Supreme Court watch
It's going to be a busy year for religion at the Supreme Court, as the justices will consider both the 9th Circuit Court of Appeals decision against the use of the phrase "under God" in classroom recitations of the Pledge of Allegiance, and a challenge to Washington state's constitutional prohibition against scholarships for religious studies.
But it could have been an even bigger year. This week, amid various protests, the Supreme Court rejected several other cases, which could have widespread consequences.
"No other court has ever held that religious clubs have the right to meet in a public school during instructional time when attendance is mandated," lawyers had argued in court papers. But the 9th U.S. Circuit Court of Appeals (the court that ruled against "under God" in classrooms") disagreed in a ruling last year, noting the Supreme Court's 2001 Good News Club v. Milford Central School decision, which reiterated the principle that religious groups must be granted the same access, rights, and privileges as all other extracurricular groups on campus.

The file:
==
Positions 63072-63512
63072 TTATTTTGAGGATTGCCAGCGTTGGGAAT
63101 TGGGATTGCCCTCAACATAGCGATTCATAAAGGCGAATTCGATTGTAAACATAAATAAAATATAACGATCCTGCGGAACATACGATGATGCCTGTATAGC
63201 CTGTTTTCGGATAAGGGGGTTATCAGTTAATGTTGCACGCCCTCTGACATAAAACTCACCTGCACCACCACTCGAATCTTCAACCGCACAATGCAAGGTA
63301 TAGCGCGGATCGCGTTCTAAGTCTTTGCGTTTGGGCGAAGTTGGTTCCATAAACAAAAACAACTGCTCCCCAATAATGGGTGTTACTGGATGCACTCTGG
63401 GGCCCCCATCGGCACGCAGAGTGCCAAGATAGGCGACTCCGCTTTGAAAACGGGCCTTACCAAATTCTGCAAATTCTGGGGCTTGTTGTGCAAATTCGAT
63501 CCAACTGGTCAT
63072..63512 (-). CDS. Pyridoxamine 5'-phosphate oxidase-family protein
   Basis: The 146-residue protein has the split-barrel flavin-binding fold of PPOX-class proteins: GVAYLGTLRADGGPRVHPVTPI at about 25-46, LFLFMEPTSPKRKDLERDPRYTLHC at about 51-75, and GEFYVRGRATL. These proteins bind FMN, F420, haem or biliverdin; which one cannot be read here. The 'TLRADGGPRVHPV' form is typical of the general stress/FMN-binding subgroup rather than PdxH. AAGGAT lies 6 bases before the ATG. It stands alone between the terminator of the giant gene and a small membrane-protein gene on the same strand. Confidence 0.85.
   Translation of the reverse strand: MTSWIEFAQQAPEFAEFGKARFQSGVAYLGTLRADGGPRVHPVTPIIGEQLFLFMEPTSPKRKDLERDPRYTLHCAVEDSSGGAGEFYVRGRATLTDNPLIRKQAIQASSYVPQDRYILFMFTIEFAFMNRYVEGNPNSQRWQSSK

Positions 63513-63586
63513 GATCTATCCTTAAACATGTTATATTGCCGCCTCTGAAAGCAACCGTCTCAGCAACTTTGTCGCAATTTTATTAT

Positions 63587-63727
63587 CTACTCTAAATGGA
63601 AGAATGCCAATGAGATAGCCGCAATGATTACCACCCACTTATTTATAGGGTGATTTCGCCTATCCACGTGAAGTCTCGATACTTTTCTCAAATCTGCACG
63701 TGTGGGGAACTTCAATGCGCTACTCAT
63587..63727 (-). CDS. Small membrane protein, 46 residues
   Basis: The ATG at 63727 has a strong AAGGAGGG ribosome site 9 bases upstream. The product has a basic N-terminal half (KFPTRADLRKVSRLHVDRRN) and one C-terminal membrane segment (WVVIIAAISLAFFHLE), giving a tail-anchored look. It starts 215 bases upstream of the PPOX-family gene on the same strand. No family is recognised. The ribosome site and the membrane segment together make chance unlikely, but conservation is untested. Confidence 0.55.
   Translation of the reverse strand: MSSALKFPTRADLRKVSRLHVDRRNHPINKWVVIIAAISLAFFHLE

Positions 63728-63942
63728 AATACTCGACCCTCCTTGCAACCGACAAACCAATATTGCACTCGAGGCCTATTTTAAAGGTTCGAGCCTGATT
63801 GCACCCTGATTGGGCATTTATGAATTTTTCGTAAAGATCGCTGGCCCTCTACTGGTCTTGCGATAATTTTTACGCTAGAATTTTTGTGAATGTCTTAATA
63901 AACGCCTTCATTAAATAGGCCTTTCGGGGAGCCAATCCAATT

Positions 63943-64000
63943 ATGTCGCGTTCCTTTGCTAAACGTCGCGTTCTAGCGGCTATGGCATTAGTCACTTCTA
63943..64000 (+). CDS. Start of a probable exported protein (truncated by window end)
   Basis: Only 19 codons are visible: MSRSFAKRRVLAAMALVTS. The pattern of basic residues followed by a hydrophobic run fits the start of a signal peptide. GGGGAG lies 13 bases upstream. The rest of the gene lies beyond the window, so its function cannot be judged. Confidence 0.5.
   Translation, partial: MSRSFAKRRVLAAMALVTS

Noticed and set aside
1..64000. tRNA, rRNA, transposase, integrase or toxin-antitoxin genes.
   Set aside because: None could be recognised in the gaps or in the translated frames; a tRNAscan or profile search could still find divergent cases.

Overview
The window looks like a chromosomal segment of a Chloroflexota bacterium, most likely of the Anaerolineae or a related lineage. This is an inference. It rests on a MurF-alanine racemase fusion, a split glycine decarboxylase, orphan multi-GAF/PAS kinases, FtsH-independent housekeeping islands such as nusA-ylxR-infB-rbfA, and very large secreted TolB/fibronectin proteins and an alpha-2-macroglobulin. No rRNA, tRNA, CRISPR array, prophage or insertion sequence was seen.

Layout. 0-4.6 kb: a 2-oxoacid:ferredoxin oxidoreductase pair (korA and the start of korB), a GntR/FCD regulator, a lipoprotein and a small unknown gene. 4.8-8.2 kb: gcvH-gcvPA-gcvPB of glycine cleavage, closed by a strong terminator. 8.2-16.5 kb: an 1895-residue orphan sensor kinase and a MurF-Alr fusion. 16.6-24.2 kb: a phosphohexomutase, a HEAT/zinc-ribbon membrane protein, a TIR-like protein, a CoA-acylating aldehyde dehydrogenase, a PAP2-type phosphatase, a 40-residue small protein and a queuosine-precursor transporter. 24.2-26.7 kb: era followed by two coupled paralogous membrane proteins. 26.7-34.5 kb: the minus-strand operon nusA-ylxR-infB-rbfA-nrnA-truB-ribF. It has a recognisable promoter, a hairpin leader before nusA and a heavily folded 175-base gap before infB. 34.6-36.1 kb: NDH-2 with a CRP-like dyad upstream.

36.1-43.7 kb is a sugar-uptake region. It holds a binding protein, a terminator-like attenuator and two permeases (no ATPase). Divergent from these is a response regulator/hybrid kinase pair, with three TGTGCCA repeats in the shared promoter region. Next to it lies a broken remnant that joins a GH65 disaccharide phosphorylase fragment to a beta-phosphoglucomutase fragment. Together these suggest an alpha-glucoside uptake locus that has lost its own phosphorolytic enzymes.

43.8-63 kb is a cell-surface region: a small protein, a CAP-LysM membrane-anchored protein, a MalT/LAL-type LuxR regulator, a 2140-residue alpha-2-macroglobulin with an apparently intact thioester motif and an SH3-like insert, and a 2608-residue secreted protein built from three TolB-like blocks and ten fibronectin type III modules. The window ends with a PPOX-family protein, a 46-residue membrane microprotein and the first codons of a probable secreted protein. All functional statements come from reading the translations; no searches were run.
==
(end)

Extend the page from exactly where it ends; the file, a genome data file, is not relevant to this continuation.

Though the Supreme Court could have reiterated that principle again in Jacoby v. Prince, it probably would have been overkill. In any case, it's implicitly clear across the nation that religious clubs can meet during school hours (if other extracurricular clubs can); and it's explicitly clear in the nine states covered by the 9th Circuit.
If the Supreme Court is tired of ruling on religious clubs at public schools, it must be exhausted when it comes to religion at graduation ...1